REVIEW: Christmas at the Little Village School by Jane Lovering
A teacher’s life is never easy … especially at Christmas!
Working at a tiny village school in rural Yorkshire has its own unique set of challenges – but when teachers Lydia Knight and Jake Immingham are tasked with getting the children to put on a Christmas play for the local elderly people’s home, they know they’re in for a tricky term!
But in between choreographing sugar plum dance routines, reindeer costume malfunctions and trying to contain Rory Scott’s wannabe rap star aspirations, Lydia realises that, even as a teacher, she isn’t past being taught a couple of things – and one of those things is a much-needed lesson in Christmas spirit.
Dear Ms. Lovering,
Now that it’s getting closer to Christmas, I’m really getting in the mood for holiday stories. Your novella from last year takes me to Yorkshire where the daylight it short, there might actually be a white Christmas and teachers Lydia and Jake have been tasked with putting on a Christmas play. Oh joy.
Heavington is a small Yorkshire village with an even smaller school. In fact, if they didn’t have students from a larger town attending in order to have a more “boutique” experience and smaller class sizes, they’d run the risk of being shut down. Three teachers, the headmaster and an aid comprise the staff but it’s clear that they all love what they’re doing.
It’s Jake who has the brainstorm that leads to their choice of story for the play and all hands muster to assign parts, fit costumes and help with the run through. Hmmm, it might need a little more polishing but they’ve got a start. Then comes the village crafts fare wherein Lydia and Jake help buy up the students’ plaster and glitter creations that parents and grands don’t snatch up.
But despite their students noticing that Jake seems to like Lydia (or “Miss” as they call her), she remains cool – for a good reason, she thinks. There are hints of “something” in Lydia’s life that has changed her and makes her think that relationships aren’t for her. It will take a mystery man’s interest in Lydia to give them the final push through to an understanding.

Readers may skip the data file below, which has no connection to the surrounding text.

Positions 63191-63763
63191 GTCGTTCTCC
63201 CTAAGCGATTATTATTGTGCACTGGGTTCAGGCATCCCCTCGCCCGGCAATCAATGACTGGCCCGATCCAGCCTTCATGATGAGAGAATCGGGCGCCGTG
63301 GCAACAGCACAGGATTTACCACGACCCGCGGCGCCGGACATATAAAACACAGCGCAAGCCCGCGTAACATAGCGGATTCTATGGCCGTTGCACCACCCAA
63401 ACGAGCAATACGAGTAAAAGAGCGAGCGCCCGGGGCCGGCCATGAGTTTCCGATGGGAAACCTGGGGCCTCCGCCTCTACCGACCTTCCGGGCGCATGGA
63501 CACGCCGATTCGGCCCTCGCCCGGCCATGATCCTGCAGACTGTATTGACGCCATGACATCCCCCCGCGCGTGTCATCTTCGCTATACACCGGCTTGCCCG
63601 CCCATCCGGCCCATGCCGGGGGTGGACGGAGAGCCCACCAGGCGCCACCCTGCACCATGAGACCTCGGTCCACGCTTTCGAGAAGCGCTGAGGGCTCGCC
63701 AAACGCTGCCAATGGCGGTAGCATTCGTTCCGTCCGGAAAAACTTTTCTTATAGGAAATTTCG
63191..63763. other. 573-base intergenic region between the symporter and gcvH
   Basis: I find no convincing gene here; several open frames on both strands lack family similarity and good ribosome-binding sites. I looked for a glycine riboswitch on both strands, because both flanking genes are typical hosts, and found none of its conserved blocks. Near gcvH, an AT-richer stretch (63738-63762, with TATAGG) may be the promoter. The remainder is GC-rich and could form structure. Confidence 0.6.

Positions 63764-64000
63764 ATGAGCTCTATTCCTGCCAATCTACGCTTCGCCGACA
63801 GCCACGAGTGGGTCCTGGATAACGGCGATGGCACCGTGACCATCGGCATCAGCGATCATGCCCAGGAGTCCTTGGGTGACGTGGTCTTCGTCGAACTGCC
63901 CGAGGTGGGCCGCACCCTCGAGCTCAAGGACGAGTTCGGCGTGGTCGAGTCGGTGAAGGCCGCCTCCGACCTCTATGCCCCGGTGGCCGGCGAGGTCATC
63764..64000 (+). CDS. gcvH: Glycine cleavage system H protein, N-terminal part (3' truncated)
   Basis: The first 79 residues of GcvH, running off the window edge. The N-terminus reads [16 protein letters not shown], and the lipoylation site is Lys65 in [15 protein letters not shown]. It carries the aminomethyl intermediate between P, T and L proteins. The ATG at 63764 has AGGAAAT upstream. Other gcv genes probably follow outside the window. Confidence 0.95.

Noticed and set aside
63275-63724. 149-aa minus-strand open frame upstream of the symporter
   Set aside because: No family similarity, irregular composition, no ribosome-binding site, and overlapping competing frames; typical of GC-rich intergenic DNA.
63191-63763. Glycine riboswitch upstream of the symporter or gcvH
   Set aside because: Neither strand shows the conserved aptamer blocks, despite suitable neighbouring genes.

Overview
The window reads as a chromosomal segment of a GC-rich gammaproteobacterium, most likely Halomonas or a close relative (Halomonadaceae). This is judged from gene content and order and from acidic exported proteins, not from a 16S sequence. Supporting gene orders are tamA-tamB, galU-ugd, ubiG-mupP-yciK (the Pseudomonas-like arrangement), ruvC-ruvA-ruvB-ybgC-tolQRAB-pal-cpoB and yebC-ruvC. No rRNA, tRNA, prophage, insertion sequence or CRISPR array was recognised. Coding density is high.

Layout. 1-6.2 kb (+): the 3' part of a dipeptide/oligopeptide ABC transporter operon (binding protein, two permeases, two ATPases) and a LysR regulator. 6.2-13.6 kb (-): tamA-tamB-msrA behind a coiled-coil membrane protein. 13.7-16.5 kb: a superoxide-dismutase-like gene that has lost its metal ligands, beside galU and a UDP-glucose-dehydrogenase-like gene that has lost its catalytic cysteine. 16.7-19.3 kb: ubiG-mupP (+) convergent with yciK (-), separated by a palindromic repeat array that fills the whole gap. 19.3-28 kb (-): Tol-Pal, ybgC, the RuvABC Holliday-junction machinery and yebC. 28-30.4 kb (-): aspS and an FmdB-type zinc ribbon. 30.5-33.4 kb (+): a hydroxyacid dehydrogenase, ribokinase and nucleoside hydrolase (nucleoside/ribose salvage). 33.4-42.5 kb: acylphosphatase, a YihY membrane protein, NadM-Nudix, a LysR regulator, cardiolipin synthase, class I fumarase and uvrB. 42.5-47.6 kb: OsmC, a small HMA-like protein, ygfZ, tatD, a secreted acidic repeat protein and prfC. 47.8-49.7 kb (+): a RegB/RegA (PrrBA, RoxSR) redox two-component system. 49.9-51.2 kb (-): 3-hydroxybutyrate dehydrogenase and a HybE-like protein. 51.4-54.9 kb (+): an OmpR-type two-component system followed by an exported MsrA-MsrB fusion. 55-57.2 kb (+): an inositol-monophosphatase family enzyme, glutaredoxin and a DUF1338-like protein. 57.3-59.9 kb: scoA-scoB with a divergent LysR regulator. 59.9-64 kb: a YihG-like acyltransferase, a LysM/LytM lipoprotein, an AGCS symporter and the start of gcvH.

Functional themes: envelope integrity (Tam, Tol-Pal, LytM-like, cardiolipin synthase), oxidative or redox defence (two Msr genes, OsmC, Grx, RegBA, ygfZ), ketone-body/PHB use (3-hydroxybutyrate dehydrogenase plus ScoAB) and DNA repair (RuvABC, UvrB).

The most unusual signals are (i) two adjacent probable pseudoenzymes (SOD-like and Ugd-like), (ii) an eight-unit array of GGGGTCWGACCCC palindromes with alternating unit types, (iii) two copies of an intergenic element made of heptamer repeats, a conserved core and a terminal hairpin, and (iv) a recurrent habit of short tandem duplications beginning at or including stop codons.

The romance progresses in fits and starts. I could see the attraction between Lydia and Jake and was sure of his feelings. The catalyst that precipitated the change in their relationship added a slightly creepy element (#MeToo TRIGGER WARNING) to the story that was then suddenly dropped after serving its purpose. But the delightful children – and I’m not usually a fan of moppets in stories – and the lovely descriptions of this tiny Yorkshire village are wonderful and I can understand why Lydia acts as she does as well as feel her pain at being alone.
I adored the scenes in the school and the 34 students who keep Lydia, Jake and Irina on their toes. The rehearsal is a hoot but the final performance of the school play is delightful. I foresee a happy comingling of the young students and the senior citizens at the local retirement home – and perhaps some additional skills to pitch in with the reindeer antlers in the future. B